Visit the famous heritage sites of central Kuala Lumpur on this walking tour to all the main attractions including Merdeka Square, Central Market and Chinatown.
How to get to Kuala Lumpur from Singapore
Kuala Lumpur is on the western side of Malaysia, a five- to six-hour bus ride from Singapore. We always book our tickets with 12GoAsia*, a handy website that shows you all the available buses. You can either book directly from Singapore* (most buses leave from SunCity), or you can get a much cheaper ticket by booking from Johor Bahru*. The buses go to the main bus terminal of Kuala Lumpur – Terminal Bersepadu Selatan (TBS Terminal) – which is on the south side of Kuala Lumpur. From there you can take a Grab or light rail to the centre of Kuala Lumpur.
With a bus directly from Singapore to Kuala Lumpur, the bus drops you at the border to complete border formalities and picks you up again on the other side. If you take a bus from Johor Bahru to Kuala Lumpur, you have to travel yourself to Johor Bahru Larkin Sentral Bus Terminal. The 170 bus from Singapore goes directly from the Malaysian side of the border to Larkin Sentral and you can pay with your EZ-link card, so this is a convenient option.
If you are visiting more places in Malaysia, it may be more convenient to hire a car for your holiday from Kuala Lumpur, check options on Rentalcars*.
Tips for Kuala Lumpur Walking Tour
- Traffic can be bad – the light rail is a cheap and efficient way to get around. You can buy individual tickets at the machines at the stations.
- Early mornings are a good time to enjoy this walk to avoid the heat of the day – spend the hottest part of the day in a museum.
- Check out our other walking tours of Malacca or Johor Bahru, or other great hikes on our Singapore Hiking Page.
Attractions on the Kuala Lumpur Walking Tour
On this walking tour you’ll see the main sites and attractions of Kuala Lumpur:
- Jamek Mosque
- Merdeka Square
- Central Market
- Islamic Art Museum
- Perdana Botanical Garden
- National Museum
Kuala Lumpur Walking Tour Route
This walking tour starts from Masjid Jamek Light Rail Station in the centre of Kuala Lumpur. From here you will see the first stop on the walking route, Jamek Mosque, right in front of you.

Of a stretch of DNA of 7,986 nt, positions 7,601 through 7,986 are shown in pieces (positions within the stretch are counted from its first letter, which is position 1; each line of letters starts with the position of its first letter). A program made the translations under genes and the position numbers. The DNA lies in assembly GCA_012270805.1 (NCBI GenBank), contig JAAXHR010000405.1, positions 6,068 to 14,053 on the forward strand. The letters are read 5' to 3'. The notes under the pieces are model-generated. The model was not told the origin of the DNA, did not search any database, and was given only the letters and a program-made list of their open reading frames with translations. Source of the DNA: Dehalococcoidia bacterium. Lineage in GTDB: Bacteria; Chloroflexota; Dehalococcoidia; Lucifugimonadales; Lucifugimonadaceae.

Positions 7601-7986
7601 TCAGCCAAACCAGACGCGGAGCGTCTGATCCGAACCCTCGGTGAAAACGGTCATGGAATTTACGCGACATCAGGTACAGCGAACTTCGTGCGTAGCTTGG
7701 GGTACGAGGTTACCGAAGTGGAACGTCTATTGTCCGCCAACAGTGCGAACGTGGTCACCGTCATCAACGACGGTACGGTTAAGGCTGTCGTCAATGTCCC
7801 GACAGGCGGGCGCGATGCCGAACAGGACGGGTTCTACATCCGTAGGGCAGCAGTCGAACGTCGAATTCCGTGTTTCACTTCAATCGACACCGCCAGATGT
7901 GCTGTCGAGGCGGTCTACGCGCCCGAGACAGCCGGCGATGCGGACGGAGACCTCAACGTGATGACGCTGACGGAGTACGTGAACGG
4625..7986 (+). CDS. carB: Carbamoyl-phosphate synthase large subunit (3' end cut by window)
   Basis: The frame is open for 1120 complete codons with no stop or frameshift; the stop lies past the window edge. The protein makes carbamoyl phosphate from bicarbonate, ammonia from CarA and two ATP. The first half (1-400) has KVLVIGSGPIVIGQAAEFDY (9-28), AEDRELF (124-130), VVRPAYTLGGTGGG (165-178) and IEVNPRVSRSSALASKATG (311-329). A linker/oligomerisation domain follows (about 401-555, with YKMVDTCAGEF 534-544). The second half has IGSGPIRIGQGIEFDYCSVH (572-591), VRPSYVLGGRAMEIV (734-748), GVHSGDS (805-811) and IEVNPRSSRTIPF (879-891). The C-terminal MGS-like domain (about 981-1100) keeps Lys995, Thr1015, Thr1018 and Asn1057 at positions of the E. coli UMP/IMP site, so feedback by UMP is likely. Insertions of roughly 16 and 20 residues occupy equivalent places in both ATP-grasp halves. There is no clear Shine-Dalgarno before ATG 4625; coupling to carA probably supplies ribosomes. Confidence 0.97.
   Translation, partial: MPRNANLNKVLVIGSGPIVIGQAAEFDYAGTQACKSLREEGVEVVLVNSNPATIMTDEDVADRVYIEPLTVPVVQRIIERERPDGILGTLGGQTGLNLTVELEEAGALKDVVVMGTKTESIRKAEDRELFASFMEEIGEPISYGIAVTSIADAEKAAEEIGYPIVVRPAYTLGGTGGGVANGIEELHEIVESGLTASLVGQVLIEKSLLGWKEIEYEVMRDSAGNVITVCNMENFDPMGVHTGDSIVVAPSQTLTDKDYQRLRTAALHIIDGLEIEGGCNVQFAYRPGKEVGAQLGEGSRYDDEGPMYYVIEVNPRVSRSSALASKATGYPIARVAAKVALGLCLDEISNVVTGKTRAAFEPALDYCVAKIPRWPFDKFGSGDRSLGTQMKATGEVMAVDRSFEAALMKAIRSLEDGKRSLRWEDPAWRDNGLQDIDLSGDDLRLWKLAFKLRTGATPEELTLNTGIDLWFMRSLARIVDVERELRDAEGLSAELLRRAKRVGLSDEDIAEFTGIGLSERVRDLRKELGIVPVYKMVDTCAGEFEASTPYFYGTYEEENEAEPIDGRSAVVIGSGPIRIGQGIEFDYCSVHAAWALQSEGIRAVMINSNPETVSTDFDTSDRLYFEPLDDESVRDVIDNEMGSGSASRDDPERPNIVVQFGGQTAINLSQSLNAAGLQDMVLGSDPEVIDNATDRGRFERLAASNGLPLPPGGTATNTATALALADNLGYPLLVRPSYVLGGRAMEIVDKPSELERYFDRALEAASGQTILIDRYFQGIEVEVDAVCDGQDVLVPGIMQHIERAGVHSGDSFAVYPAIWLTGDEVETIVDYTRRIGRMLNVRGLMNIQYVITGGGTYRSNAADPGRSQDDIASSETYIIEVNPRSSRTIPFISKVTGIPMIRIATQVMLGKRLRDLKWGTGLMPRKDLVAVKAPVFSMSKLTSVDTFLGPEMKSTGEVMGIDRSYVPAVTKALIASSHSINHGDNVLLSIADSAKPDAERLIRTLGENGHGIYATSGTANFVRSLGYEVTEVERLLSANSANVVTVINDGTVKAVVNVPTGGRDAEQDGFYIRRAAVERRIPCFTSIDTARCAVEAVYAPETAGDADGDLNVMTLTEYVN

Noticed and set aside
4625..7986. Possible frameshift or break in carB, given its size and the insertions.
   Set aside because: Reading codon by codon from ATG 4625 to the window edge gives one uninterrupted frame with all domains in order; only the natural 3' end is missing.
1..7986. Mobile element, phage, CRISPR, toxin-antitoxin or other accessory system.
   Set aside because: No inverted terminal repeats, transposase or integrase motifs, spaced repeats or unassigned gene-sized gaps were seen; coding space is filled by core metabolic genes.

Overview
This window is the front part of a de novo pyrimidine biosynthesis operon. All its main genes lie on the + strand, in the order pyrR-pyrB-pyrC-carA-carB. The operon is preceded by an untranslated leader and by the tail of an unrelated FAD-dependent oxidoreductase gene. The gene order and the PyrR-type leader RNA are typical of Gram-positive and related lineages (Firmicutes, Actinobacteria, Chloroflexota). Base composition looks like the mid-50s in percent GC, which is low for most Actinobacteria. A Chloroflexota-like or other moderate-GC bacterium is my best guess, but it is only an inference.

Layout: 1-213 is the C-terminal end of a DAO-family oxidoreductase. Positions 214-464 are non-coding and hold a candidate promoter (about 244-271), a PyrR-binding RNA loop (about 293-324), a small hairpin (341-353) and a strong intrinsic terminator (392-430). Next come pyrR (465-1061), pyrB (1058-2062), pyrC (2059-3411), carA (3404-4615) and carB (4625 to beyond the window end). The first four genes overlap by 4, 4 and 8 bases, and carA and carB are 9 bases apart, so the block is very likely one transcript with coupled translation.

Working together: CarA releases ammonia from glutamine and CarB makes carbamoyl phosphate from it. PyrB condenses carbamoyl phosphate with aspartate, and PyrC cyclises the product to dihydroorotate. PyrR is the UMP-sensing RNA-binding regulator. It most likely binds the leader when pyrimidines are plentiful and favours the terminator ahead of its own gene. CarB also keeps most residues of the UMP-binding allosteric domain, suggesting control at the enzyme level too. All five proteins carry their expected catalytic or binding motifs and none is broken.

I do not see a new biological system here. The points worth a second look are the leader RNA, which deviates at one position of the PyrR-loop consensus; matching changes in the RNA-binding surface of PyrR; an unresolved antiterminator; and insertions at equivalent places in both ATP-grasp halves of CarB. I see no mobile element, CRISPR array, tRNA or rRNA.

1. Sultan Abdul Samad Jamek Mosque
Key Information: Free entry, open 8:30am-12:30pm and 2:30pm-4:30pm. You have to dress modestly to visit Jamek Mosque, but if not you are given a long gown.
Jamek Mosque (Tripadvisor Reviews*) is a wonderfully beautiful mosque in the centre of town, near Merdeka Square. You can go in or just admire it from the outside. The mosque is set amongst palm trees by a confluence in the river, and it’s the oldest mosque in Kuala Lumpur, dating back to 1909.
Directions: Head around the right-hand-side of the mosque and across the river on the glass-sided Masjid Jamek Pedestrian Bridge, into Merdeka Square.
History of Kuala Lumpur
The city of Kuala Lumpur is located at the confluence of the Klang and Gomak Rivers. Initially a little township grew up here along the banks of the rivers, surrounded by very fertile land. It grew up with the tin mining boom, and is now a booming, modern city. In the centre of town, many historic buildings are well preserved, and others are beginning to crumble into ruins, in a way even more evocative of the past.
2. Merdeka Square
Key Information: Free entry, open 24/7. Lit nicely at night and pedestrianized at the weekends.
Merdeka (Independence) Square (Tripadvisor Reviews*) is a large grassy square in the centre of Kuala Lumpur, surrounded by historic buildings. It’s a sight not to be missed in Kuala Lumpur. Important parades are held here, where independence was gained by the Malaysians from the British. It was here in 1957 that the old Union Jack was lowered and the Malaysian flag was raised. The road along the edge of Merdeka Square is pedestrianised on certain weekends.
Directions: Head straight on, across a road, then right to reach the Count Down Clock
Count Down Clock and St Mary’s Cathedral
At the Count Down Clock monument, you can slip inside beneath the water and look out through the rain drops while simultaneously being cooled down by the damp air. Oppoiste this new buildings is the Panggung Bandaraya DBKL Theatre, a historic theatre in a lovely building.
Directions: Head left across the river, then left again to walk along the river to the front of St Mary’s Cathedral.
St Mary’s Cathedral (Tripadvisor Reviews*) is an old colonial British cathedral, a gathering place for Christians from the British colonial era. You can visit inside. It’s next to the Royal Selangor Club, a unique building from 1884, now with a mock-Tudor style. It’s always been a posh members club, so you can’t go in.
Directions: Now make a loop of Merdeka Square, passing the important monuments on the way.
Museums and historic buildings
The Kuala Lumpur City Gallery (Tripadvisor Reviews*) is a great museum about the history of Kuala Lumpur City, located in the fancy building at the far end of the Square. It’s open 9am-6pm every day apart from Tuesdays.
The gorgeous long building with the clock tower is the Sultan Abdul Samad Building (Tripadvisor Reviews*). From 1897, it used to be the base of the colonial British administration in Kuala Lumpur. The design is Moorish-European, with clock towers covered in burnished copper.
To the right of the Sultan Abdul Samad Building is the old post office, and next to that in another lovely building, is the National Textile Museum (Tripadvisor Reviews*, open 9am-6pm daily, RM2-5). This museum is about how textiles have been important in the fashion and culture of Malaysia, with a focus on Batik.